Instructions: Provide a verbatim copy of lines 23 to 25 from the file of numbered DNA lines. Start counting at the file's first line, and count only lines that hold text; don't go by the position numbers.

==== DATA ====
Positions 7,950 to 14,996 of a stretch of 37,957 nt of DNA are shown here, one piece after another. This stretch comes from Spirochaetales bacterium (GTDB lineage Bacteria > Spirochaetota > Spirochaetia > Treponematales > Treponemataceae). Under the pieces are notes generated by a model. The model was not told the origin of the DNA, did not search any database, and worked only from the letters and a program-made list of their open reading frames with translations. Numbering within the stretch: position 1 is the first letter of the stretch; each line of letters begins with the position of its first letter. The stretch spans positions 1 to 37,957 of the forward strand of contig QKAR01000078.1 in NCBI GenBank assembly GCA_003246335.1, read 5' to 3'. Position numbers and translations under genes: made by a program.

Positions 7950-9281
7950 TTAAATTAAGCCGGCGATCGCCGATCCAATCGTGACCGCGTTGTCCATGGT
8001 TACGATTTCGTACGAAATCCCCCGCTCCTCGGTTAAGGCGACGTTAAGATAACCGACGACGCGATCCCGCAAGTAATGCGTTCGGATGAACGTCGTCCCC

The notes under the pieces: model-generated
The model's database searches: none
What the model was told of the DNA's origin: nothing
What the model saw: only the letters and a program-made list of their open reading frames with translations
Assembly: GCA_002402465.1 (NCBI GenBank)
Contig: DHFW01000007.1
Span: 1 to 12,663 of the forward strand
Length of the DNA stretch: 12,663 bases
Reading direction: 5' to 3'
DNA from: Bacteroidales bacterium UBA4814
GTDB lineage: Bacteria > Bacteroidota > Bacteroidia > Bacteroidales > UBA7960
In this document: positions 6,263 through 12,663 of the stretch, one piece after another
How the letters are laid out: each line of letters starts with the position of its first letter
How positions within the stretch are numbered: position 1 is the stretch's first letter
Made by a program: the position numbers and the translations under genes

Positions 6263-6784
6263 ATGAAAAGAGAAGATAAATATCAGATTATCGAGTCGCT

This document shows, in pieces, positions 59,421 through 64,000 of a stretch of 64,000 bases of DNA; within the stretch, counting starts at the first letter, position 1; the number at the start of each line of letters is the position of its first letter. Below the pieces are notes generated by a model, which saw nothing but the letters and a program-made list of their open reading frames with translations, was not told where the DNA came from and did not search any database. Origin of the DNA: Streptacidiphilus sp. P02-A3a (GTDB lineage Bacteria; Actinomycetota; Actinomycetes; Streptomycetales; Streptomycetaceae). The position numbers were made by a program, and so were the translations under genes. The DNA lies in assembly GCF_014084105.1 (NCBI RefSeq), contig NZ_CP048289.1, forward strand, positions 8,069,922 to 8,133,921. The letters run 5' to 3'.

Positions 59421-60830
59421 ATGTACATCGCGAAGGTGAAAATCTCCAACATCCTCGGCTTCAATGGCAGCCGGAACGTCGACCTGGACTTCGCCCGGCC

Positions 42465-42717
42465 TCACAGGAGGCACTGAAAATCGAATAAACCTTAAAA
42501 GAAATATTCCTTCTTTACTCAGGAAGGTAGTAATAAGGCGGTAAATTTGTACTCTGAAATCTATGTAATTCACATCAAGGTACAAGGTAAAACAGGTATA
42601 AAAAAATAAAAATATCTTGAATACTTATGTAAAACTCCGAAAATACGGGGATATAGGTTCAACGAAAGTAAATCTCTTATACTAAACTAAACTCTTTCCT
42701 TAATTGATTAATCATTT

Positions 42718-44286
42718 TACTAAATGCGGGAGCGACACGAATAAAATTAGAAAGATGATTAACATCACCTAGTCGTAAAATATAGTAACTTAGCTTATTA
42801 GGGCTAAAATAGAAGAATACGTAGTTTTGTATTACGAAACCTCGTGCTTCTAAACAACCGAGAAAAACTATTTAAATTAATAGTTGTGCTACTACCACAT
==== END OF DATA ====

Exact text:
Positions 59421-60830
59421 ATGTACATCGCGAAGGTGAAAATCTCCAACATCCTCGGCTTCAATGGCAGCCGGAACGTCGACCTGGACTTCGCCCGGCC

Positions 42465-42717